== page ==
Although the tense standoff between Chinese and Philippine warships at Scarborough Shoal in the northern South China Sea has been walked back from the brink, it is a harbinger of more confrontations to come. Indeed, more such incidents are inevitable if China and the four Association of Southeast Asian Nations (ASEAN) member states -- the Philippines, Vietnam, Malaysia and Brunei -- that also claim the sea's disputed islands and their adjacent waters and resources cannot agree on and implement a robust code of conduct to govern their activities there.
Unfortunately, the April 2012 ASEAN Summit in Phnom Penh came and went without agreement on such a code. Indeed, the summit ended not with a bang but with a whimper as far as the South China Sea disputes are concerned. ...
To read the rest, sign up to try World Politics Review
Sign up for two weeks of free access with your credit card. Cancel any time during the free trial and you will be charged nothing.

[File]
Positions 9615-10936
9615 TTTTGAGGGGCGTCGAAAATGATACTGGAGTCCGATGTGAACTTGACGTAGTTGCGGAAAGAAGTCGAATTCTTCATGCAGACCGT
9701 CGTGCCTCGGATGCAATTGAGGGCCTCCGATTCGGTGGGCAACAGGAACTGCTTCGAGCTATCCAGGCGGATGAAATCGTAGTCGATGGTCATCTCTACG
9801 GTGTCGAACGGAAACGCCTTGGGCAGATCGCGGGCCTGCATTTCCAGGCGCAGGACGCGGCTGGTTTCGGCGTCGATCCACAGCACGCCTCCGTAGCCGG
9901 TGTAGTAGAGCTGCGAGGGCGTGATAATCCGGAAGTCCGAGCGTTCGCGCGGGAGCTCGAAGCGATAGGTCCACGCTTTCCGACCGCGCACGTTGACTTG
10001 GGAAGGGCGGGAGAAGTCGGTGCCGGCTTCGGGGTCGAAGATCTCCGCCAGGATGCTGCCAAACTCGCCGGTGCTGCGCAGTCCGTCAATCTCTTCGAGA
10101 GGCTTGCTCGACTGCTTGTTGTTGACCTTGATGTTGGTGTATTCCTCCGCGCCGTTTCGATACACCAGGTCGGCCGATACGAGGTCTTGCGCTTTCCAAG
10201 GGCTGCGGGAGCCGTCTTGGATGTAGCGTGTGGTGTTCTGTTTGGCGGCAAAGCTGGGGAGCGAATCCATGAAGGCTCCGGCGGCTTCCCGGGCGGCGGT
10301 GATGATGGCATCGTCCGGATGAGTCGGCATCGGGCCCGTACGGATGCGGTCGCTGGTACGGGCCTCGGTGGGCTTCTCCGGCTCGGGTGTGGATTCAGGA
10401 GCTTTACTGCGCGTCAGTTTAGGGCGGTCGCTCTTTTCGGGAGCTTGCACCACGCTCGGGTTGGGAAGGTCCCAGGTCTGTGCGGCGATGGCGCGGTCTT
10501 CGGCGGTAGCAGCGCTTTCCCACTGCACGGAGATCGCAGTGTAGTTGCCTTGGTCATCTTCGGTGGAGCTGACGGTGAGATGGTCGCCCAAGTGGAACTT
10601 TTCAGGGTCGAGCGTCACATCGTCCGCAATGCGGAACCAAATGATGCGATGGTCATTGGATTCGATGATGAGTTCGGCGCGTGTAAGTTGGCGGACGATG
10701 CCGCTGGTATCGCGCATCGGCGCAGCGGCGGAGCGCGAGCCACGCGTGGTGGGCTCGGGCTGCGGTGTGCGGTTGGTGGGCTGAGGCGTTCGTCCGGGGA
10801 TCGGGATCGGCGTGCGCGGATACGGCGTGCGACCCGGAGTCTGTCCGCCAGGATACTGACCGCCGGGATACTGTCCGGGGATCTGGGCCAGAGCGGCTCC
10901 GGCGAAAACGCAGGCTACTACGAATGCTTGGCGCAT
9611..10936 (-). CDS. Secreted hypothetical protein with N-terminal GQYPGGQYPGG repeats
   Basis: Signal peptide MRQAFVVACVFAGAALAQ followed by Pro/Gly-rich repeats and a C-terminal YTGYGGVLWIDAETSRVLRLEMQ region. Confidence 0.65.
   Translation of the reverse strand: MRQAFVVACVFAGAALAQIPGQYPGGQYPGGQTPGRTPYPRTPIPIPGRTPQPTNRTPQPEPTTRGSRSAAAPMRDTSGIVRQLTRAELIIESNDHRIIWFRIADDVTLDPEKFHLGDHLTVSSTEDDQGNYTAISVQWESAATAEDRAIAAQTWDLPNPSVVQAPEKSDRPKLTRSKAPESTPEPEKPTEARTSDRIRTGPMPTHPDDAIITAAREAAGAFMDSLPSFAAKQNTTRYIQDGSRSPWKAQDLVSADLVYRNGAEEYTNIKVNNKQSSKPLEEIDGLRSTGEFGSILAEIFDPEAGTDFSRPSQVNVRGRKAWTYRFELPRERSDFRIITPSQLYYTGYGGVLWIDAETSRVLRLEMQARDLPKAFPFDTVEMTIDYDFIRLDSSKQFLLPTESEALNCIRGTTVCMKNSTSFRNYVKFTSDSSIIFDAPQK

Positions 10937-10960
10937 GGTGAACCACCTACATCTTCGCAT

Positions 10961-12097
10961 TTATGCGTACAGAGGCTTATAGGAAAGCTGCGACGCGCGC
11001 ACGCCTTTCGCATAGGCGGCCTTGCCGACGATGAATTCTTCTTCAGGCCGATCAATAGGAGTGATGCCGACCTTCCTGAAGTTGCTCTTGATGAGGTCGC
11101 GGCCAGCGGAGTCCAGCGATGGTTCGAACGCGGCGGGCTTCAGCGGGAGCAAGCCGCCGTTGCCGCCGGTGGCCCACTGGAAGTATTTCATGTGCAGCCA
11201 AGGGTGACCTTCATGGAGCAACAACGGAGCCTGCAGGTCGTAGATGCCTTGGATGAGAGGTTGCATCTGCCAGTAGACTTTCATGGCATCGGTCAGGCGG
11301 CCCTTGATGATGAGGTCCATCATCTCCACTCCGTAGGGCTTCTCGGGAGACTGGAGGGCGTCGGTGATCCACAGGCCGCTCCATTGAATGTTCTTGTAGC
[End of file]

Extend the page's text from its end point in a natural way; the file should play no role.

Request a free trial for your office or school. Everyone at a given site can get access through our institutional subscriptions.
- Strategic Horizons: For Hint of Iraq’s Future, Take Another Look at Vietnam War
- World Citizen: BRICS Still Have a Long Way to Go From Grouping to Alliance
- Global Insights: New Advances Challenge Old Truths About China’s Nuclear Posture
- China’s Island-Building Stirs Fears, but Creates Openings for U.S.
- Global Insights: As Russia-China Alignment Grows, Shared Vulnerabilities Emerge